USA: an Inglorious Finale of the Afghan Tragedy

P 15.03.2020 U Viktor Mikhin


Washington was all but overwhelmed by a tsunami wave of either euphoria or hysteria following the agreement reached between the US and the radical movement Taliban (banned in Russia). It is quite understandable. After all, against the backdrop of the Trump administration’s constant failures in Iran, Syria, Iraq and other countries of the Middle East, any sort of deal with the Taliban seems like a great achievement. The American president spoke of it wherever possible—he gave several speeches on TV, gave numerous interviews to newspapers and formally wrote about his ‘great victory’ on Twitter.

But what, exactly, was signed in Doha, Qatar, and is it really an important document worth blabbing about at every corner?

Officially, the key points of this deal are as follows:

  • * The US will reduce its forces in Afghanistan from about 12,000 to 8,600 and will close five military bases by mid-July. The remaining troops will be withdrawn by May 2021.
  • * The Taliban will not allow militant groups to use Afghan land to threaten the United States and its allies.
  • * The Afghan government will release up to 5,000 Taliban prisoners in exchange for 1,000 Afghan security forces held by the Taliban.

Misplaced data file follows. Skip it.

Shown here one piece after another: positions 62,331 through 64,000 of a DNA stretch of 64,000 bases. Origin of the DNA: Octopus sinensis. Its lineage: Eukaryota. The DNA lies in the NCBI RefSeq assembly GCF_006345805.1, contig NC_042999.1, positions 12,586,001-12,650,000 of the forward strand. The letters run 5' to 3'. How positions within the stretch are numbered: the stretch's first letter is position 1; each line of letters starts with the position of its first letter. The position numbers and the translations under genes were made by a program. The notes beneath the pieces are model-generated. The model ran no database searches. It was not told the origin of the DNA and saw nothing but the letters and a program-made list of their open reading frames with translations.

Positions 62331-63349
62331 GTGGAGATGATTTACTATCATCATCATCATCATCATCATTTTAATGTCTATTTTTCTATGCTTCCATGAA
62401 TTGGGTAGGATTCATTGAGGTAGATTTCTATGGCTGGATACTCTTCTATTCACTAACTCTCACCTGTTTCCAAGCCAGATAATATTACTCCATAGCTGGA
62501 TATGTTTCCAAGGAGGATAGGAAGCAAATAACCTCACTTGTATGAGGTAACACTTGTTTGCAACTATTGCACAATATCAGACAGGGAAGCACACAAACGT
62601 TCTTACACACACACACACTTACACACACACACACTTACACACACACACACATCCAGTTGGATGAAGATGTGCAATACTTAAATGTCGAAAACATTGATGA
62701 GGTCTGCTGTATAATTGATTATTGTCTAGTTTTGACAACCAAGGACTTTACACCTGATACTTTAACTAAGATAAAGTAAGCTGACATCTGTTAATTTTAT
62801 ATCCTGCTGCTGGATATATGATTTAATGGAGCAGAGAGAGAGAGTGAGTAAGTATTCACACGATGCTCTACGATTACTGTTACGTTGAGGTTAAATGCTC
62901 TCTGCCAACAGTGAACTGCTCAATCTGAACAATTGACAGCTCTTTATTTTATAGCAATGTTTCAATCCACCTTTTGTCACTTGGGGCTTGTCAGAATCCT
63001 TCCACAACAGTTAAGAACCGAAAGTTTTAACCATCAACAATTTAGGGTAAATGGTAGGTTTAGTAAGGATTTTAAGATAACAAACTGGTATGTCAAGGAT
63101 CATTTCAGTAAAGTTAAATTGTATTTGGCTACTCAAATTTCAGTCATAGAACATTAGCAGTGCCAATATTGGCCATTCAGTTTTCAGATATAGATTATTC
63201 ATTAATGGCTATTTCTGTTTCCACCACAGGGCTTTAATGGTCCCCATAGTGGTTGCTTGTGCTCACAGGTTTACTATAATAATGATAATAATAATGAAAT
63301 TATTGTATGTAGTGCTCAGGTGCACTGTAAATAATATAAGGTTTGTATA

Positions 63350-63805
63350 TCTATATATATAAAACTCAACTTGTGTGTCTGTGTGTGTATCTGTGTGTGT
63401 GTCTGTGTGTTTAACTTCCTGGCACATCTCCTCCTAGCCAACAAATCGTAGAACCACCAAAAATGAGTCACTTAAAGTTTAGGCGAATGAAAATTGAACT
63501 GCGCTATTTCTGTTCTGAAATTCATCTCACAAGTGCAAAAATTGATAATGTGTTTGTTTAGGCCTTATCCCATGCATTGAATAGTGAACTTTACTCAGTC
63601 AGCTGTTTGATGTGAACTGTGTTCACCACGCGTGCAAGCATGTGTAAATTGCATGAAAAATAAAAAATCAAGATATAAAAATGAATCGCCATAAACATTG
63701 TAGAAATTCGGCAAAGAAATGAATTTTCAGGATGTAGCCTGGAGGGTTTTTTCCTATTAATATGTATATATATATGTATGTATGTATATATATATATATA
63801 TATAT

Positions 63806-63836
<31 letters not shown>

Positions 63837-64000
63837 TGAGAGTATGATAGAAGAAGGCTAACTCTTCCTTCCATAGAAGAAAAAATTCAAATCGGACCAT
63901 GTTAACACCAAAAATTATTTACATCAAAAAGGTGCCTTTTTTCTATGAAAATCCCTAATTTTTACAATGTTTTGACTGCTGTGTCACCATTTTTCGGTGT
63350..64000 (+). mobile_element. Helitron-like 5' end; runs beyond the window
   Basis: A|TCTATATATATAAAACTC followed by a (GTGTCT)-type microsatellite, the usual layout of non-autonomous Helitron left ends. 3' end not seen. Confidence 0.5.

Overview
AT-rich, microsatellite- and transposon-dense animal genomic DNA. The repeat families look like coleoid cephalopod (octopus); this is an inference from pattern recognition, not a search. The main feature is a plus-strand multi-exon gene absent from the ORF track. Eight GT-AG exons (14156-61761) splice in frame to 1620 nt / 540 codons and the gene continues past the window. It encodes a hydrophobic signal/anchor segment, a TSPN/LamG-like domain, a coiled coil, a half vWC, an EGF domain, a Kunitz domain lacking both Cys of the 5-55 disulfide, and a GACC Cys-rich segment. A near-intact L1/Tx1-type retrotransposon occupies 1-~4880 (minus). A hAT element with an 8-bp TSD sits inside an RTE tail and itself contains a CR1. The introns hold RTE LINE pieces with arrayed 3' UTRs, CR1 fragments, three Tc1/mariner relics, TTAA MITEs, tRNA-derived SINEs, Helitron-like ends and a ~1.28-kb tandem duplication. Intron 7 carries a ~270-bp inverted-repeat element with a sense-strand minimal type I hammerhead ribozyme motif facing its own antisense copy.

• * The US will work to lift sanctions from Taliban members.
  • * The Taliban and the Afghan government will begin negotiations for a comprehensive ceasefire in March.

Mike Pompeo admitted that the agreement contains some provisions that cannot be disclosed to the public, but will be available to members of the US Congress. The content of the secret part of the deal concerns the security of US military personnel. “There are no additions to the agreement that aren’t available to members of Congress… We have no secret agreements,” said M. Pompeo, as reported by American news agencies.

At the same time, Trump threatened to ‘quickly redeploy’ troops to Afghanistan in case of any violation of the terms of the deal.